Gainesville’s public square has been the center of activity since the town’s founding. It’s had its ups and downs with traffic, ranging from horses and wagons to modern vehicles trying to find parking places.
In the days before automobiles, on Saturdays especially, people would come to town to trade, jamming the square with livestock, wagons and buggies. All of them would want to park around the square, just as motorists want to today, despite two spacious parking garages only a few steps away.
Bales of cotton would be hauled in wagons to the square and later in trucks during late fall. During the 1890s, the problem became so severe, the square was damaged by the various vehicles, especially when it rained. Residents and businesses complained about the unsightliness and stench created by the livestock.
Finally, granite posts with chains between them were installed around the square itself in August 1897. Some of those posts remain around Hall County today, prized relics of a long bygone era. The late Ed Dunlap Jr., who collected considerable memorabilia from the area’s past, owned some of them.
Paving of the streets around the square didn’t happen until 1909. That was a grand occasion for Northeast Georgians who visited Gainesville as a muddy mess was common when it rained.
The square lighted up in 1913. When electric lights were installed around the square, city officials dubbed it “the Great Whiteway.” They celebrated with appropriate ceremony and announced plans to extend street lighting along streets leading to and from the square.
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Here’s one of those stories about something that was blown away by a tornado only to be found quite a distance away.
This was from the June 1903 tornado that struck the southside of Gainesville, killing more than 100, many of them child workers in Gainesville Cotton Mill.
The Rev. R.O. Smith had run into hard times the year before, having to quit work and care for his ill wife. But he had friends from all over, and some of them sent letters of encouragement and sympathy, often containing money.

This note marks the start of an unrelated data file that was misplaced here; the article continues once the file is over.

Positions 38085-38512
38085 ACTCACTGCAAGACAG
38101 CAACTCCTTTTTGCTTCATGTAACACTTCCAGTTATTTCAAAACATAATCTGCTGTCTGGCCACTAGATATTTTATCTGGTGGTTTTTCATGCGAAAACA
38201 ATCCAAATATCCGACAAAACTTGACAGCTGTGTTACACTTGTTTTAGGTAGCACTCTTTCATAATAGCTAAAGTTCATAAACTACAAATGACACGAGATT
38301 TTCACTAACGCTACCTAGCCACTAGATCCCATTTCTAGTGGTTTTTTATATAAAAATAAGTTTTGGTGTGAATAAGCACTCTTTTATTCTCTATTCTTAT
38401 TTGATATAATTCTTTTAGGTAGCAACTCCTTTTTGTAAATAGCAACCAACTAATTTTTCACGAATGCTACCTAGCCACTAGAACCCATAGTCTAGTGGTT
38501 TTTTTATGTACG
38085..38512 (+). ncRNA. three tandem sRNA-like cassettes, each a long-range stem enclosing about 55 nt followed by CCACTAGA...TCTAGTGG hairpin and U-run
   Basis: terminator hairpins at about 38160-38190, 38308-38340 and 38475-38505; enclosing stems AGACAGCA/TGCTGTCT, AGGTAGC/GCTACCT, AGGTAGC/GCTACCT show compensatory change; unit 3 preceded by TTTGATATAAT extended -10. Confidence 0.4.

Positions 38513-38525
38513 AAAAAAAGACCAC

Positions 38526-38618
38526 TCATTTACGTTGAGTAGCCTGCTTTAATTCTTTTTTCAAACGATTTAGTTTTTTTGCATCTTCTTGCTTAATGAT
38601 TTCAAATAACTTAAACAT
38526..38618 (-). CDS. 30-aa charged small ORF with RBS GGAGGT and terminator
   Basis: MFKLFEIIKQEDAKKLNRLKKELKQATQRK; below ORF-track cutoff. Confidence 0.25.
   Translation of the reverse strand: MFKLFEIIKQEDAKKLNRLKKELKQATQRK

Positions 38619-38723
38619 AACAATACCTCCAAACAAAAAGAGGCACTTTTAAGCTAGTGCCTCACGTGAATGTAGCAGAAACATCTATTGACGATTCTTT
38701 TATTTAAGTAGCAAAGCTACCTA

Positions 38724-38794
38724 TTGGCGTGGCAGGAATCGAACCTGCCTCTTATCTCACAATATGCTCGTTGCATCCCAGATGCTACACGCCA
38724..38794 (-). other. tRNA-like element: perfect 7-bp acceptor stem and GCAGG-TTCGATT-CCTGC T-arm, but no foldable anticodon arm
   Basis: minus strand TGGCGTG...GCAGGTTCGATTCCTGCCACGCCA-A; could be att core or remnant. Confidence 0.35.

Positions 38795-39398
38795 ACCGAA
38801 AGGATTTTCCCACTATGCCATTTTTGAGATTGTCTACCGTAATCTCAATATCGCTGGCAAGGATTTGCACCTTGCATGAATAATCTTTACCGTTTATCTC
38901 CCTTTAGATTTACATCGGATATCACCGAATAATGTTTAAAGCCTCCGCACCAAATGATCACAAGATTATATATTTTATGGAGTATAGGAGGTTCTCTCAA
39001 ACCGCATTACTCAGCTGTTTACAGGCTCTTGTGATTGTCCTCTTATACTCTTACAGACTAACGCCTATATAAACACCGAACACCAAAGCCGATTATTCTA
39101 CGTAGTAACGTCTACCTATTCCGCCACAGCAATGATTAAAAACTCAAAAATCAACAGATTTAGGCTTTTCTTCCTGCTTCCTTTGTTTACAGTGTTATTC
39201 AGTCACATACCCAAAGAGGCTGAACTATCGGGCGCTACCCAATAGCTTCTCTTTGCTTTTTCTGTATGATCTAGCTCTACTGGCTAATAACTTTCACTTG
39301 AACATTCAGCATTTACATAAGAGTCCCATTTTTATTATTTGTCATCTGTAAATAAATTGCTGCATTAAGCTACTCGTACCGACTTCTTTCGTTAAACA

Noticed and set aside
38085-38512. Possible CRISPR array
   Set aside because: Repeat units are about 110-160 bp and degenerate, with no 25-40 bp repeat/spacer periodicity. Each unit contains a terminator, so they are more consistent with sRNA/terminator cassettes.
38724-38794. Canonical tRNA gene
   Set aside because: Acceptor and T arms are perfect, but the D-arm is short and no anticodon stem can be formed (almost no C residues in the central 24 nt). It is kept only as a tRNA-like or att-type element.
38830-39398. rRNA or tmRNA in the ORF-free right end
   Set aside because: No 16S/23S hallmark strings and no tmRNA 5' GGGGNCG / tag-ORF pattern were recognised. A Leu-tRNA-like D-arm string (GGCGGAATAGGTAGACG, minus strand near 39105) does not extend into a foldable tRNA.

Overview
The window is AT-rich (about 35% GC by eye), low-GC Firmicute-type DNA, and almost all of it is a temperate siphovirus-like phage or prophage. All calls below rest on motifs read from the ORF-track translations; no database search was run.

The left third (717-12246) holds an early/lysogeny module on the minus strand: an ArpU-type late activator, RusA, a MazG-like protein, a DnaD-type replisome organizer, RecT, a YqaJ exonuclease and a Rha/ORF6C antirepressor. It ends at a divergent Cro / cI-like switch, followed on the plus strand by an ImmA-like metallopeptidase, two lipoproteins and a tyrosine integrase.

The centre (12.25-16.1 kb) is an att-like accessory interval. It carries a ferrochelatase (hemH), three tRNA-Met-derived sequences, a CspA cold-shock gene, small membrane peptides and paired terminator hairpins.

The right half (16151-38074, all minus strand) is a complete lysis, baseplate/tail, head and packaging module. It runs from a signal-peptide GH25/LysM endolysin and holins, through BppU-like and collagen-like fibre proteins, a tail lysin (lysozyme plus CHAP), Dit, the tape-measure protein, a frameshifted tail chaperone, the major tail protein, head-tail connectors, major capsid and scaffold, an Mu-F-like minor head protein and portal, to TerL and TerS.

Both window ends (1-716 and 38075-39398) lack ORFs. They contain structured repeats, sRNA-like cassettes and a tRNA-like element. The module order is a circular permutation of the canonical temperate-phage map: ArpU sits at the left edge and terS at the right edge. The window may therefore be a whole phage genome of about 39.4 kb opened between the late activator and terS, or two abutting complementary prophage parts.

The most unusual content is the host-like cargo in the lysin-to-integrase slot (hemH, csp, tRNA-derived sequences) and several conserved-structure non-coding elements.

One of the letters containing a dollar bill was from J.L. Johnson of LaGrange. The letter was written July 24, 1902, but it didn’t get to the Rev. Smith until Aug. 26, 1903. Ben Palmour found the letter atop a mountain near Rice Cabin, some 40 miles from Gainesville. It is believed the 1903 tornado blew it there. J.W.H. Underwood delivered it to the Rev. Smith 13 months after it had been written.
The Rev. Smith’s address had changed during that time, but it remained a mystery where the letter had been until apparently the tornado brought it to light.
J.L. Johnson, 68 at the time and in ill health, had wanted to help his friend who had been a playmate of his sons while they lived in LaGrange. The dollar, though late, was all the more appreciated by the Rev. Smith.
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Gainesville had a messenger and delivery service in the 1890s. Gainesville Transfer Service would haul your baggage by wagon to or from the railroad depot for a quarter. A bicycle messenger boy would deliver messages for you anywhere in the city limits for a dime. A reply message would be delivered for a nickel. Service was available day and night.
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What is now Ivey Terrace Park and Wilshire Trails once was a quarry. The city of Gainesville bought the property, about 14 acres in two tracts for a total of $1,800 in June 1908.
Sometime after that H.H. Dean acquired the property and donated it to Gainesville Rotary Club, which developed it into a park that bore the club’s name. Gainesville eventually ended up with the property again, and its park and recreation department over the years has developed a chain of parks that start on Northside Drive, runs along Ivey Terrace and Wilshire Road before crossing Pearl Nix Parkway to Longwood Park on Lake Lanier.
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Ralph Kennedy, a wealthy golfer, played his 2,942th round on Gainesville’s golf course at the end of Woodsmill Road when George Brown was pro. Kennedy was trying to play 3,000 golf courses in every state and province. He would end up playing his 3,000th round at St. Andrew’s in Scotland.
Johnny Vardeman is retired editor of The Times.